Tyler Durden and Repression

While chewing over our in-class content and discussion, I remembered another novel where the main character is revealed to have repressed sections of himself in order to try and reclaim his happiness: Fight Club. Chuck Paluniuk’s book opens with the main character listing the many lavish, expensive items within his apartment, only to come home to the entire living space blown up and on fire. The twist of the novel (spoiler alert) is that the charismatic man who takes him in and turns his life around, Tyler Durden, is in fact an id-like personification of himself, projected into the real world by the narrator himself. The main character, unhappy with his life standing and addiction to objects, created someone that would destroy his collections and free himself to start the search for actual fulfillment.


Is the “repressed” Chris that returns home from the war id-like as well? Is he repressed or liberated? The point is fractured in Rebecca West’s novel. She seems to say on the one hand that post-war Chris is living in a superior reality, one unburdened by his possessions – in this instance the house and its objects, of course, but also his wife Kitty and even Jenny. The things that used to support him now confuse, trip and obstruct him (see Jenny, the new set of stairs – it is his dead son’s clothes, after all, which provide the final cracking of his psyche). He is free from war, and (since Margaret’s husband can barely handle a shovel much less his wife) apparently free to pursue Margaret. His only punishment, then, is the perception of him from the outsider’s perspective, that he is stunted and not truly a “man”. His self-centered demeanor is viewed as something that will ultimately separate him from being able to interact with society.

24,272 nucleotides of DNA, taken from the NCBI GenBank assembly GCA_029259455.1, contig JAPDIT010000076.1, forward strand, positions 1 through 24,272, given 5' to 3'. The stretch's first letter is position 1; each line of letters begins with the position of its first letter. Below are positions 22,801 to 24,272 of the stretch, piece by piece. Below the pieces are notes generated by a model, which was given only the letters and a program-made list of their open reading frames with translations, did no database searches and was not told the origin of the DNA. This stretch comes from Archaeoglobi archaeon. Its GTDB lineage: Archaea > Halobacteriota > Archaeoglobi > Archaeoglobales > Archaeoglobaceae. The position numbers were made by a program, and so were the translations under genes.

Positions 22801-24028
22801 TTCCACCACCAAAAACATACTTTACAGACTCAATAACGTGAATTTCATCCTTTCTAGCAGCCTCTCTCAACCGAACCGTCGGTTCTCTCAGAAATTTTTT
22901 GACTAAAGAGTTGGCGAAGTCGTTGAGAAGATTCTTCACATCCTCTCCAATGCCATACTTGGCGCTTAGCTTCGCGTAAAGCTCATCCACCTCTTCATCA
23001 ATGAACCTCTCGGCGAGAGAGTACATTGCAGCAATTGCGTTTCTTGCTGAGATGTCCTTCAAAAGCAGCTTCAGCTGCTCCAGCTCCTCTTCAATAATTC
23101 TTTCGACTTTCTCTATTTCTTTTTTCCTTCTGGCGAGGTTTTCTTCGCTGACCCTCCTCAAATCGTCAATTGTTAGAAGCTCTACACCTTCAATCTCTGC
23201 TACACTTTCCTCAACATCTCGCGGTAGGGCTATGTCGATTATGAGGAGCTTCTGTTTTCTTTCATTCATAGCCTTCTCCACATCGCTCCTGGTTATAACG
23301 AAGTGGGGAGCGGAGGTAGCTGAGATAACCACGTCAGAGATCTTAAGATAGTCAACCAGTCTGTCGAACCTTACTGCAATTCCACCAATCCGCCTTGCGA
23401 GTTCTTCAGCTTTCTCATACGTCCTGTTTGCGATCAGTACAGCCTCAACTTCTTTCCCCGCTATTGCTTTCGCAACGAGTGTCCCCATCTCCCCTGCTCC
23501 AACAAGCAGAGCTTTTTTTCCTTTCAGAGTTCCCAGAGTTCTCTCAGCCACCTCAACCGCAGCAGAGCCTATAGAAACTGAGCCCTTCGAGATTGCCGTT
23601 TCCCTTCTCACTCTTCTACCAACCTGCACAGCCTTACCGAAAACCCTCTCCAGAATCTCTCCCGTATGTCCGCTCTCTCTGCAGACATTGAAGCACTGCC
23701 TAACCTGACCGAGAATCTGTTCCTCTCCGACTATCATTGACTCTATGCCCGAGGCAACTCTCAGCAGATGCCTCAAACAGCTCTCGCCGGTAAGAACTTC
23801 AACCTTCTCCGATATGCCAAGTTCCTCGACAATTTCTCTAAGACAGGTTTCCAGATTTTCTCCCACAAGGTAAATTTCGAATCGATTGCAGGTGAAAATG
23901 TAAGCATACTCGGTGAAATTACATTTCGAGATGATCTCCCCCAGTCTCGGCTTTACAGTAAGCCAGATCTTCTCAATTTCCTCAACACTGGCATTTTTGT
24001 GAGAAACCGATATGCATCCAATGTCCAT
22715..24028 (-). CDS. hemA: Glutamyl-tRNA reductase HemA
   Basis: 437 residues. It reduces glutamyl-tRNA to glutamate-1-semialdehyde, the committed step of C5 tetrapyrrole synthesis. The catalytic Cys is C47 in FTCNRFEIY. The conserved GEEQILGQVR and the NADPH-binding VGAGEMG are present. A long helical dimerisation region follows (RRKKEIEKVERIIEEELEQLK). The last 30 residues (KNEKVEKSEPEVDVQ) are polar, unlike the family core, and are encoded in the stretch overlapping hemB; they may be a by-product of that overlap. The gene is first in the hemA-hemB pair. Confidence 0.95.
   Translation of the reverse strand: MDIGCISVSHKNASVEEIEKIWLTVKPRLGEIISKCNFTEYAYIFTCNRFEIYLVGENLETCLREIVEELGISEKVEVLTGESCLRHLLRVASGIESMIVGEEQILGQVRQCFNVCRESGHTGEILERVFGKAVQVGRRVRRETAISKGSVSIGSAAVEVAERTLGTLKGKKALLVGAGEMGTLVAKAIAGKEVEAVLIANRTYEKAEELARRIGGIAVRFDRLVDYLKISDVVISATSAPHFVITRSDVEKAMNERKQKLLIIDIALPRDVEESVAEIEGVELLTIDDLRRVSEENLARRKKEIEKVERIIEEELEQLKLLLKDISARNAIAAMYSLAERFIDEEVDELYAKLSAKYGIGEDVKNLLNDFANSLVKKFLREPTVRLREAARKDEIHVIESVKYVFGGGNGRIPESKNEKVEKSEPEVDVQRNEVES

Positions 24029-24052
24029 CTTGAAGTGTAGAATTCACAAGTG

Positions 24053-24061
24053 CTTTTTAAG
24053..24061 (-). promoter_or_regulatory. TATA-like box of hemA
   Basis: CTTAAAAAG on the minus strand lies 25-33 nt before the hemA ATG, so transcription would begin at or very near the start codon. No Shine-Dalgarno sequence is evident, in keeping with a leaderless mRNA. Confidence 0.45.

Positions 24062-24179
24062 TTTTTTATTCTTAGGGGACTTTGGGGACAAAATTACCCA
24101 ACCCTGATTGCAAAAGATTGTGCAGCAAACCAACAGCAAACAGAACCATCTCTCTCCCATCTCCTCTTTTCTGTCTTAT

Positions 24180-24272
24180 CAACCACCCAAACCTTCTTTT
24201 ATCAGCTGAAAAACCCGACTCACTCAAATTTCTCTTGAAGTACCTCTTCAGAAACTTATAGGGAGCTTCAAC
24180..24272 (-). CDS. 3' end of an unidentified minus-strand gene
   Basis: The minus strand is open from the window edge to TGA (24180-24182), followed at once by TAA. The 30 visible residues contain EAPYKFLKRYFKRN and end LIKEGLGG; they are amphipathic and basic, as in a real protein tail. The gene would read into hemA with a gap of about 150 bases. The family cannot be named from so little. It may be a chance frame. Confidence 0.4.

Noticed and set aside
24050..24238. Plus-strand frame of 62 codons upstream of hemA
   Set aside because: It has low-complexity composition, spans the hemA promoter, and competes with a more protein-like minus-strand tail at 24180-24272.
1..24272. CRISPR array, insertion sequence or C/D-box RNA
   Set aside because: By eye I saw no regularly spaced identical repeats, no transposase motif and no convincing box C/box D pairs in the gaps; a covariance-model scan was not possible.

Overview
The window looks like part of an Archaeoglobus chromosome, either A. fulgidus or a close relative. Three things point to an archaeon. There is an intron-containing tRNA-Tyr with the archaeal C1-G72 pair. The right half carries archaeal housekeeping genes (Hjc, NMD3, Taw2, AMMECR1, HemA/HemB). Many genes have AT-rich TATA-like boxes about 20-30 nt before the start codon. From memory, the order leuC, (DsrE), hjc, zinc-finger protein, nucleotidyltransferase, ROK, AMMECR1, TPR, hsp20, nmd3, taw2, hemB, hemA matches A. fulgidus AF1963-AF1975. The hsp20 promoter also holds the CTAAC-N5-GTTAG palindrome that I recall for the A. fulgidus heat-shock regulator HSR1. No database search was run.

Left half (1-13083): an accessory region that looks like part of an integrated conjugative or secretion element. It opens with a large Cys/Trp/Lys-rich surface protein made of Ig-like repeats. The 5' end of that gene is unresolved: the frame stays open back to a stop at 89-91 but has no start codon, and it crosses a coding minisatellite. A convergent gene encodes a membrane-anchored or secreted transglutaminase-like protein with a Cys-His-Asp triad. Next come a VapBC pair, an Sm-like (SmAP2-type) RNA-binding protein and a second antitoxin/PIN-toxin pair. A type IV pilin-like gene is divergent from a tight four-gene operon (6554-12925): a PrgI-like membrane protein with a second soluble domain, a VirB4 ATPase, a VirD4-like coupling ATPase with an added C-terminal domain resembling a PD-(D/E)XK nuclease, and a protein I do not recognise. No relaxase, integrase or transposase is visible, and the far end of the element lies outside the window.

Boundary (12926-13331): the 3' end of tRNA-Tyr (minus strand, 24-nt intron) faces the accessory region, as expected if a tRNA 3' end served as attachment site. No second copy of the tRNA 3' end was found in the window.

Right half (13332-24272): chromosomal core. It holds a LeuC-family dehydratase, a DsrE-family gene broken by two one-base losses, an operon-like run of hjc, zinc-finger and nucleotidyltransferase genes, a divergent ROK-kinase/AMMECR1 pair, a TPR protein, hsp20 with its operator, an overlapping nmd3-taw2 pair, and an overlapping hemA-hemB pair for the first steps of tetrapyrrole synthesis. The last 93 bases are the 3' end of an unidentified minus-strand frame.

In a book with so many feminist angles to pursue, it is interesting to see that Chris’s gender perception is hinged this way. To be young and in love, free of burden, free of object obsession, is to be a child. To be old and burdened to the hilt with possessions material and mental – that is adulthood and true maleness. Which Chris, then, is truly more repressed: Chris at his first entrance into the novel or on his final walk up to the house?



One thought on “Tyler Durden and Repression

  1. Eric, I can vaguely see the connection you are trying to articulate between Fight Club and Return of the Solider, but I’d like to see you work more intentionally to make that connection air tight. Use textual support from both novels, especially the West novel to hone your close reading skills. And, there is a beautiful opportunity here to incorporate Baudrillard to make that connection between anachronistic texts more likely. Remember that your audience reaches beyond the 629ers on this blog.


Leave a Reply

Please log in using one of these methods to post your comment:

WordPress.com Logo

You are commenting using your WordPress.com account. Log Out /  Change )

Google+ photo

You are commenting using your Google+ account. Log Out /  Change )

Twitter picture

You are commenting using your Twitter account. Log Out /  Change )

Facebook photo

You are commenting using your Facebook account. Log Out /  Change )


Connecting to %s